(No, this isn't a troll...)
Can anyone give me a hint as to how much load a very simply built howe
truss can take?
The relevant dimessions are something like this (standard pine
Bottom and top chords: double 2x6s
Vertical and diagonal webbing members: single 2x4s
Height: anything from 0 to 6ft is doable
Span: 10ft plus 1ft bearing surface on each end
If it were 6' high, the webbing would be three vertical members (each
end, and center), and two diagonal members at 45deg.
Could this hold about 2 tons dead load, evenly distributed across the
span? Or, could it hold as much as, say, just a simple pair of 2x10s.
Why you ask? Long story, but if you are curious, I'll tell you...
I am doing some work on a 15'x20' garage. It has a walk-in basement
made of (crumbling) block walls, and an upper story stick framed, with
a simple truss roof spanning the 15 ft between the side walls. The
upper floor is thick planks over 2x8 (actual size) rough cut lumber.
The side block walls each have 2 smallish windows (3'x2') with a poured
concrete header. I want to temporarily enlarge one of the window
openings to gain access for some work to be done in the basement. The
opening will be 10' wide and about 3' high, going right up to the floor
For a few weeks, while the work is going on, I need to support the
floor joists over this 10' span, and the wall above, and the roof
trusses and roof. There is a center beam for the floor, but even
neglecting that I have at most (10 linear feet of) approx 8' wide
floor, 8' of roof and trusses, and 7' high wood-framed wall. Live load
will be small, as the building will be basically empty and unoccupied.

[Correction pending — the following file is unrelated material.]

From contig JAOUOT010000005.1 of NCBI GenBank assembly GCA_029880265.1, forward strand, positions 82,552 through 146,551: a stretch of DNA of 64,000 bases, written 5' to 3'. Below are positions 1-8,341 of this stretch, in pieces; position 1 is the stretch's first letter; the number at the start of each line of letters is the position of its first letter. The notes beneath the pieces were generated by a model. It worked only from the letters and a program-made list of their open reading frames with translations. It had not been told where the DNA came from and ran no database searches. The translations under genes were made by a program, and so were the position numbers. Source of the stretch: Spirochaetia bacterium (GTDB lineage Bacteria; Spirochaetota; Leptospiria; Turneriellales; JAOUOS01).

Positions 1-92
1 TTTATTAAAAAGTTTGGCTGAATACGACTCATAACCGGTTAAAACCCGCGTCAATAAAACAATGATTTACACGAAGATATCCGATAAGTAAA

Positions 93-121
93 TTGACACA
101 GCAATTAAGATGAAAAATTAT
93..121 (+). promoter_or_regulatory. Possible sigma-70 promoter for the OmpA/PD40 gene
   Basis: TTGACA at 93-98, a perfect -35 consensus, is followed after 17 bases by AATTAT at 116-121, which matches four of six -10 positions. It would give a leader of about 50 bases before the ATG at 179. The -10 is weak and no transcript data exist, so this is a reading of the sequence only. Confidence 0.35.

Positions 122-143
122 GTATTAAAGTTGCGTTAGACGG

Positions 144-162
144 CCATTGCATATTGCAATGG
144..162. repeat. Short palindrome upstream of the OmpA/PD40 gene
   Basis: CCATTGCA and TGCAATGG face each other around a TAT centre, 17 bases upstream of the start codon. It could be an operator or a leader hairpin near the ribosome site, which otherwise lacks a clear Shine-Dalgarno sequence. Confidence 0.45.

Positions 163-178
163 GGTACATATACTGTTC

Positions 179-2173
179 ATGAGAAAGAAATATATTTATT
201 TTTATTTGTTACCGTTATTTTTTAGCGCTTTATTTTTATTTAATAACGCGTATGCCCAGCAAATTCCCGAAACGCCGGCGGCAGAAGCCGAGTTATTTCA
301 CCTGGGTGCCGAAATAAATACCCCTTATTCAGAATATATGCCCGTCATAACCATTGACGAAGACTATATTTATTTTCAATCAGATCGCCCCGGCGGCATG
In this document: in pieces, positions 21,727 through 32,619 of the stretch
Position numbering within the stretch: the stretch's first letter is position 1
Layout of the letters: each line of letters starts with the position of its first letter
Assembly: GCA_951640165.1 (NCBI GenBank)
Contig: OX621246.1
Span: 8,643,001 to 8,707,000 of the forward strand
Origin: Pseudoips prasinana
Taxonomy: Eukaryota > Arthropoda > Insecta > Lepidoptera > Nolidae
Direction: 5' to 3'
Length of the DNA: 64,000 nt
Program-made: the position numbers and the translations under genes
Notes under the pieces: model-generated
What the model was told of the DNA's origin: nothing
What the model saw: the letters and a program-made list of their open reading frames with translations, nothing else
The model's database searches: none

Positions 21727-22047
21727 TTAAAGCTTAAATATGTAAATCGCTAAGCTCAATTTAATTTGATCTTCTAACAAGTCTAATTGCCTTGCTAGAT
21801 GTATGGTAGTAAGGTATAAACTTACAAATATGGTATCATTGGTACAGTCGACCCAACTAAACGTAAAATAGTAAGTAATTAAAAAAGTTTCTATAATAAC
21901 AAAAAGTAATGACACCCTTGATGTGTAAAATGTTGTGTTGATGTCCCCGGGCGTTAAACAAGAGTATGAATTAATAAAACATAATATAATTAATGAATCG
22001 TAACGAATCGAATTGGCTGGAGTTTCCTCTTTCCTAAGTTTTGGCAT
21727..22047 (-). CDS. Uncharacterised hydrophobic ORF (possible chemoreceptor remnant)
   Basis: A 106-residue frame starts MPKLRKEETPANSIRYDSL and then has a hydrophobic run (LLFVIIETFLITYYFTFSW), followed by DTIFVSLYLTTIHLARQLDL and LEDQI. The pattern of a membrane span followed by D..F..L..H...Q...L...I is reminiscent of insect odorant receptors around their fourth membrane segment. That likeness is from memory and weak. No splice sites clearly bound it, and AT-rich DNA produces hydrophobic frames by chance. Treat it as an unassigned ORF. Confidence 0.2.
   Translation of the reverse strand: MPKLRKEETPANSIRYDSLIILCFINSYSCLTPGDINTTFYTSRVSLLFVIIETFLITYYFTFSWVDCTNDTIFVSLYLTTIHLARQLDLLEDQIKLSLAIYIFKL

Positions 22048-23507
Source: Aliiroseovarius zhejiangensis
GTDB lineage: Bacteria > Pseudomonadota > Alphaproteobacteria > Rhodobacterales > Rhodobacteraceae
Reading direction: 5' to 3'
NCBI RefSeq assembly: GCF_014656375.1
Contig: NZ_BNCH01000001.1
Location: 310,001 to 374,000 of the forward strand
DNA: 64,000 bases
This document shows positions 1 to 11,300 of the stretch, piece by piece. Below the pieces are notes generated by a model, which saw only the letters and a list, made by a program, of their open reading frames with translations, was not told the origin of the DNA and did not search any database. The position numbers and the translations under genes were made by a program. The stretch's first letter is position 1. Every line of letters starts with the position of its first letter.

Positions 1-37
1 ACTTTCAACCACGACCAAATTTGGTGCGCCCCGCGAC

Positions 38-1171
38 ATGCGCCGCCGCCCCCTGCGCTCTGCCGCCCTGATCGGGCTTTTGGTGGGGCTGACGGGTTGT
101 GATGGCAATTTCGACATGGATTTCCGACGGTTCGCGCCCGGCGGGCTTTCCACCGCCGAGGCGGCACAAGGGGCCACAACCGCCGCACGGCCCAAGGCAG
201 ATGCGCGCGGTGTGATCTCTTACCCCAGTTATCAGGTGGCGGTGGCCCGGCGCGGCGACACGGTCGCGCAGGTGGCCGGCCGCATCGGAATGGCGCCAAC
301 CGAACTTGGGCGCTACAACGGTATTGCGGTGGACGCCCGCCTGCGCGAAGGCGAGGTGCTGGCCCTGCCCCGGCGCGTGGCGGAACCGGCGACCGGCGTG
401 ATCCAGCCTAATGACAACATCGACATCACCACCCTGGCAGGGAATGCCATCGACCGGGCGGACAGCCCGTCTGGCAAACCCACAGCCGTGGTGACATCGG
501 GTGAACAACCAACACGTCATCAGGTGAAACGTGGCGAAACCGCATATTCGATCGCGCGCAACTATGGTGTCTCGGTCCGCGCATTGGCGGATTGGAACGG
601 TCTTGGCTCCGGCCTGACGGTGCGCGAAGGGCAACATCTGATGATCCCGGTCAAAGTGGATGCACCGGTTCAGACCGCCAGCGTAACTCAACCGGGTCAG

Looks like doubled 12ft 2x12s would hold this fine, though I need to
double check at the lumber store. BUT, it would be much better if I can
put the beam ABOVE the floor so I don't loose 10 inches or more from my
cut opening. I could just rest the beams on the floor above, just
inside the wall, then use joist hangers right through the floor to
suspend the floor joists below the beam. And I could fasten it to the
wall studs and bottom plate too, for good measure. And, of course, put
a column on either side of the opening below, to hold the beam. But it
occured to me that I have a the full height of the upstairs in which to
build this beam, so why not make a simple howe truss, if it would be
stronger and less expensive. Or I have plenty of plywood, I could use a
doubled 2x6 on the bottom, and a doubled 2x6 on the top, and solid
pieces of plywood (say, two pieces 8' long and 2' high) as the webbing
sandwiched between them.
Don't bother telling me to get an engineer -- this is a temporary
support for an empty structure, no one will be in or under the
building, and if the howe truss idea is crazy I will just go back to
using a simple beam instead, even though it costs more... $60+ versus
some stock lumber I already have and can reuse later.